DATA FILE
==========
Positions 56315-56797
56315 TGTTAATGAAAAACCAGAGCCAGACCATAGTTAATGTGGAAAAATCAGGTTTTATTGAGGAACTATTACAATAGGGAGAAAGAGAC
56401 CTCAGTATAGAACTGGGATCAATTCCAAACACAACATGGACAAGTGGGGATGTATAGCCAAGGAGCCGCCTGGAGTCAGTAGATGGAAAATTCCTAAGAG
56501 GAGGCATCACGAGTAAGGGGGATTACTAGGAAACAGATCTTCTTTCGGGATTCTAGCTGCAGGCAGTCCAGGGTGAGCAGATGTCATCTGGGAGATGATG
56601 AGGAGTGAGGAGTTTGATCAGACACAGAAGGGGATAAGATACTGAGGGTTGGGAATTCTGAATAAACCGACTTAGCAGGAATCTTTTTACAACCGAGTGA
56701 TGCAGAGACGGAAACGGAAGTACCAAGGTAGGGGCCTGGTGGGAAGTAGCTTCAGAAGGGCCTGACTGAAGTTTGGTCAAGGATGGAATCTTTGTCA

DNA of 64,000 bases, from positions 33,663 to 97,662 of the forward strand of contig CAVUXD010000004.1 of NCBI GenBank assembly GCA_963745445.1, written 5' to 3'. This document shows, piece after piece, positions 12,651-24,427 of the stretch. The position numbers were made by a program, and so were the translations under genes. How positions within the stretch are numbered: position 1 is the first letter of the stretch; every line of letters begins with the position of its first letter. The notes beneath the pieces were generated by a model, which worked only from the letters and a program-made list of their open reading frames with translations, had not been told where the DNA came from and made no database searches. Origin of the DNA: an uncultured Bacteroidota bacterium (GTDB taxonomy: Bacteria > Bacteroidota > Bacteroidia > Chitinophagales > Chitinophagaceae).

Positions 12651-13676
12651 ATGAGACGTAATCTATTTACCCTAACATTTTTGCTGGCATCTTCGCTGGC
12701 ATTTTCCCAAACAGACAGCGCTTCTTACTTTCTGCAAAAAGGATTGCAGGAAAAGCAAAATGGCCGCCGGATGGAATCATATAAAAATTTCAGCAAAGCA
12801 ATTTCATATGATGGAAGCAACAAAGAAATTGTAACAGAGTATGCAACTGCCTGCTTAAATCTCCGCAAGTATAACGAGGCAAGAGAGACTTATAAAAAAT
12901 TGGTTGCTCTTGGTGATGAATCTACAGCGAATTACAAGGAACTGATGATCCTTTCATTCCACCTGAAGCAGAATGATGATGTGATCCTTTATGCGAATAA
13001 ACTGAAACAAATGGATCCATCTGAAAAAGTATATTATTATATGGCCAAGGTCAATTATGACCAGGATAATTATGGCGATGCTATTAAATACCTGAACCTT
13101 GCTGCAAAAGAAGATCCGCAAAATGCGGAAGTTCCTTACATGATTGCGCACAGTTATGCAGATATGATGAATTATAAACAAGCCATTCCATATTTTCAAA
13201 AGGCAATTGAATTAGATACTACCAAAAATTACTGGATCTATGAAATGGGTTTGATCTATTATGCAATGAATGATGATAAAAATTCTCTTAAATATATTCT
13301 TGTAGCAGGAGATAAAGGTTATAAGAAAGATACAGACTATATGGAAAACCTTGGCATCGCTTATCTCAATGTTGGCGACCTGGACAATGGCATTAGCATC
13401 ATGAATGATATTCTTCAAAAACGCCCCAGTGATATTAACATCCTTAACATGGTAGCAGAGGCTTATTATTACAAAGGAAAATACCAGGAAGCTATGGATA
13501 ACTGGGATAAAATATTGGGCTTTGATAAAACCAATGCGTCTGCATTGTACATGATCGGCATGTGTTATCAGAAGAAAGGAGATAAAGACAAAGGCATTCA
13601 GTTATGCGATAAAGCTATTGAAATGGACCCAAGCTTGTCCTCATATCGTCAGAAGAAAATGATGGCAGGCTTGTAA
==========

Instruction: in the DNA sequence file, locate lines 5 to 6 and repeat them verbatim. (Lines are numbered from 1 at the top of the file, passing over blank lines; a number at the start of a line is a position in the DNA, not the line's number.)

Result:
56601 AGGAGTGAGGAGTTTGATCAGACACAGAAGGGGATAAGATACTGAGGGTTGGGAATTCTGAATAAACCGACTTAGCAGGAATCTTTTTACAACCGAGTGA
56701 TGCAGAGACGGAAACGGAAGTACCAAGGTAGGGGCCTGGTGGGAAGTAGCTTCAGAAGGGCCTGACTGAAGTTTGGTCAAGGATGGAATCTTTGTCA